Improving Mental Health Services

Earlier this year I led a summit which brought together medical professionals, NHS management, charities and campaigners to discuss the serious challenges facing mental health services in Scotland.

And we should be clear: the challenges we face are substantial.

We have seen an increase in the number of vulnerable children being treated in adult wards. Only one in three young people with mental health problems in Dundee begin the treatment they desperately need within the 18-week target. This could have a real impact on their treatment and recovery.

Liberal Democrats have led efforts to ensure that mental ill health is taken seriously at every level of government. The summit I led over the summer was a chance for the experts to set out their ideas and concerns.

The debates we had were wide ranging and lively. There were some disagreements but also consensus on some of the big issues.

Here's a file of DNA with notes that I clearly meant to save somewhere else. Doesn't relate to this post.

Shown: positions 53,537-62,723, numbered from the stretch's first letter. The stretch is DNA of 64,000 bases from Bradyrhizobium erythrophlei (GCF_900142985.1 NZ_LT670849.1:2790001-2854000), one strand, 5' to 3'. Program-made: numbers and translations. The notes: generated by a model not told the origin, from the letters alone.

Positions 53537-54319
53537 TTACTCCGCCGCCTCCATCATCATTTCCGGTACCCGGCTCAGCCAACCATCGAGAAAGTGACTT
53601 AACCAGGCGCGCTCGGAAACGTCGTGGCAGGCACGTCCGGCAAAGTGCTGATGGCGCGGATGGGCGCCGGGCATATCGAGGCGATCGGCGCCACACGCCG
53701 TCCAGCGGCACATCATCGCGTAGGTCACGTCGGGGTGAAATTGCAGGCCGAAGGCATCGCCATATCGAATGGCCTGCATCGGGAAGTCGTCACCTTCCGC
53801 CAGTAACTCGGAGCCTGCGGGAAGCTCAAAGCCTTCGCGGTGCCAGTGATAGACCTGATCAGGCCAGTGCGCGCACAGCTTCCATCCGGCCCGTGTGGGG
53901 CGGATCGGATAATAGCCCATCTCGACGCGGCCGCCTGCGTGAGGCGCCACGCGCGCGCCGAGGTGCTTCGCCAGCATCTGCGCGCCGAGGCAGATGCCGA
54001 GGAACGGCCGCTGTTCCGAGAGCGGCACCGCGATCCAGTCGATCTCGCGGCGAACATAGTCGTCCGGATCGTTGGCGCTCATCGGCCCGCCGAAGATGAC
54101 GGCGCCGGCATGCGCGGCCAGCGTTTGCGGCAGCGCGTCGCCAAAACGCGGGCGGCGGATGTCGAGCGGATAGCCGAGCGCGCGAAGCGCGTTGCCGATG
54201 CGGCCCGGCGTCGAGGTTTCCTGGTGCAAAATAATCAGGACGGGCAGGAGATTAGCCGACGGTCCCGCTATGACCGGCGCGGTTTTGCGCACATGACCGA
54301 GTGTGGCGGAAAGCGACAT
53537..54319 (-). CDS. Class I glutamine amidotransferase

Securing a fairer resource allocation between physical and mental health services.

Working to eradicate the stigma associated with mental ill health.

Improving community-based services to boost early intervention.

Ensuring that professionals get the support they need as they help people struggling with mental ill health.

These problems are not new. We have known for some time that mental health services are poorly resourced in comparison to physical health. This is manifested in unacceptable waiting times for crucial treatments.

Vulnerable young people have been forced to wait more than a year for treatments. Staff are feeling the strain due to high demand. This is just not good enough.

Liberal Democrats have already called for mental and physical health to be given parity of esteem in law, as is the case in other parts of the UK.

The big issues identified at the summit will guide our work as we seek to improve mental health services across Scotland.

You can read the report here:

And you can join our campaign to improve mental health services in Scotland here.

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